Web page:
I’d like you all to have a read of this and tell me what you think. Is it properly creepy, or does it need a bit more chill?
Let me explain. This is an inset story in Aiella, and replaces the original version, which was a) not very good b) somewhat derivative and c) irrelevant to the setting.
To set the scene, Aiella and Dartea have been commissioned to escort young Lady Talia D’Inverno on a secret trip across the mountains, and they take the first part of the journey by boat up the river. Our heroines soon discover that Talia is what Dartea describes as a ‘flouncy little whatsit’, spoiled and arrogant, and a sore trial of their patience. One night they camp in a forest glade by the river. As a form of mild revenge for all the trouble Talia has caused them Dartea decides to wind her up by telling a creepy story.
It is an evening in late summer, it’s getting toward dark, the trees stand tall around them, seeming to move slightly in the haze from their campfire, and this is the story Dartea tells:
The Pathless Wood
Long ago, before any of our grandmothers were born, there lived in the land of Corbihan a young lord, Berriar by name, who dwelt in the vale of Talanec. He lived in no great style, for he wasn’t wealthy, and for that reason had as yet taken no wife. But on a day it happened that he received a message that his uncle had died, and Berriar was his principal heir. Now this uncle had lived in the old castle of Corbihan, high up in the hills and miles from anywhere, a fair step from Berriar’s home. It was late in the autumn, and winter was set to come in, so Berriar made haste to journey there and take up his new lands, and use his inheritance to set himself up with a wife. So he packed up what he could carry, and set off on foot, for a horse was beyond his means.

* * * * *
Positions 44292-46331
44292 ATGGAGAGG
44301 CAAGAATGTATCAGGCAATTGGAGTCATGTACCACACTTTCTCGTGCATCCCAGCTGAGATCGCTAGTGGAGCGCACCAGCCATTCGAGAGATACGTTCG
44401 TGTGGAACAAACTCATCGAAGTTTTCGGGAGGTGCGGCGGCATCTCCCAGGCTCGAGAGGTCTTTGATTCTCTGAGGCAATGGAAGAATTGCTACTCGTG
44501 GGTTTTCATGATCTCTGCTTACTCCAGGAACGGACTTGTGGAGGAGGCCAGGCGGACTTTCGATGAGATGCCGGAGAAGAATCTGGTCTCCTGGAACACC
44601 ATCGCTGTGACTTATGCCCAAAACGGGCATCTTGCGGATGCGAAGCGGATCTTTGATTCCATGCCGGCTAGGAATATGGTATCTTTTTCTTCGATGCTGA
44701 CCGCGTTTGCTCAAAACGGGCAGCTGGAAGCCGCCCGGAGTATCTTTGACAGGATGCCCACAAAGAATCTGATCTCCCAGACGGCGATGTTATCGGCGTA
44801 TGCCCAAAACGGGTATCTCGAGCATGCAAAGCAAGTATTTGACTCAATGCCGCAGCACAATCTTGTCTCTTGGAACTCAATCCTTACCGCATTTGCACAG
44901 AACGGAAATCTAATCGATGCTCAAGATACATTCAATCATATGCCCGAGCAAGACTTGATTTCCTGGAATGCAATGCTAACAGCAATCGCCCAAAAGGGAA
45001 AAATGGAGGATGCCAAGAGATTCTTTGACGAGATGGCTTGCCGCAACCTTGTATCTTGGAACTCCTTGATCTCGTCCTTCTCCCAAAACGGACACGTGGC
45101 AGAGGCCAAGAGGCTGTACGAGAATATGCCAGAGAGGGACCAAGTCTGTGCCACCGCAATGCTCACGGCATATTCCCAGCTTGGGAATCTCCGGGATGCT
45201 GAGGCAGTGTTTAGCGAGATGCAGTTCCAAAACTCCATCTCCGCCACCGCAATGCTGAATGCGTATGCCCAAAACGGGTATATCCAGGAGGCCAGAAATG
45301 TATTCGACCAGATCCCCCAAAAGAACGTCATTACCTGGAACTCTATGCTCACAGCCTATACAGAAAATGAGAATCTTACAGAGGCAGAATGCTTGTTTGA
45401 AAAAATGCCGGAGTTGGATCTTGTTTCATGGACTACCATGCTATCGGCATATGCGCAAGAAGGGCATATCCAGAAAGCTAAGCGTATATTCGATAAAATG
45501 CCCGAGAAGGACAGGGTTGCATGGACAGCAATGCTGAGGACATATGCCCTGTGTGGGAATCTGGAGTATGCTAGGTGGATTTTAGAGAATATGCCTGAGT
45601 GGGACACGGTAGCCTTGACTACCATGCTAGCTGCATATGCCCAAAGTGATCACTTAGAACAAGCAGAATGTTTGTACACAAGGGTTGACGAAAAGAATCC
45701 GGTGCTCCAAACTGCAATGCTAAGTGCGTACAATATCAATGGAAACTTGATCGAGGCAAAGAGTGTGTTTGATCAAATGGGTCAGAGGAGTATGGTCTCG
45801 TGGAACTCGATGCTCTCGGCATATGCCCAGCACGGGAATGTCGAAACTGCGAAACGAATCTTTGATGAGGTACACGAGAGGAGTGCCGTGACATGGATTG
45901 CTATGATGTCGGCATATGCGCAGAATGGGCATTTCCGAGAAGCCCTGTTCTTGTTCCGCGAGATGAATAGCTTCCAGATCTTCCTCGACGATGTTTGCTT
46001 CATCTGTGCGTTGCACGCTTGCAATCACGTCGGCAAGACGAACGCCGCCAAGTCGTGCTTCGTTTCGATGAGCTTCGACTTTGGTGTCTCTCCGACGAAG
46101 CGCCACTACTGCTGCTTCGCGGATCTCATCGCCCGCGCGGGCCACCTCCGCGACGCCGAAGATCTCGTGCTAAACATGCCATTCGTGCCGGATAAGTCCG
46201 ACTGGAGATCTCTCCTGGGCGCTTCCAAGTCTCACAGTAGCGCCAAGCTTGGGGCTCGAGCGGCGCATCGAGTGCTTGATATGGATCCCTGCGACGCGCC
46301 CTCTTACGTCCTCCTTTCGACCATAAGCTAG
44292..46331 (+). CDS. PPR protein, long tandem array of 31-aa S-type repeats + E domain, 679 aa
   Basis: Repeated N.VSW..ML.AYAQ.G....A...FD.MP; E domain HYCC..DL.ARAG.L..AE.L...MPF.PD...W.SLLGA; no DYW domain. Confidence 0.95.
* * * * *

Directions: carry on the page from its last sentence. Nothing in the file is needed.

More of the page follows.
On the fourth day of his journey, and the weather getting colder all the time, he came in the evening to an inn, and stopped there for the night. He fell in with some other young men that were there, and passed the night drinking with them. He told them his errand, and asked how far he might yet have to go. “Not far,” says one, “as the ravens go, maybe thirty miles or more, but as the road winds it’s easily three times that.” “Aye,” says another, “and rough going too, uphill for the most part, with neither cot nor barn to sleep in on the way. And snow like to come down from the mountains any day now.” Berriar made a face at that, for he had no mind to be snowbound in the inn for days – for one thing, he couldn’t afford it. “Is there no other way?” he asked, “No shorter road, across those scant miles?” And then a silence fell on the company, until one man at last spoke up. “Aye,” said he, “there is one shorter way. But it lies through the Pathless Wood.” And all the company shook their heads, and some made signs to ward off evil. “The Pathless Wood,” says Berriar, “what is that?” “A forest it is, but not of any pleasant sort,” the man told him. “A darkness lies upon it, and it’s said that few who enter it ever return, and of those who do, none are the same after.” “Why, what is in this wood?” The man shrugged. “None can say, for of those who do come out, none will speak of it, and none will go back in, not for any gold.” “But it will save me a long journey, will it not?” “Oh, yes, if you went straight through it. But it might lead you on a still longer one.” Berriar laughed, for he cared nothing for old tales, and when he left next morning he was resolved to risk this perilous forest. The goodwife of the inn took him aside, and warned him of the danger. “My father went in that wood, to win a bet, and it never did him no good. There was times after when he was as mad as a Spring stoat, and had to be tied down, sometimes, to stop him raving.”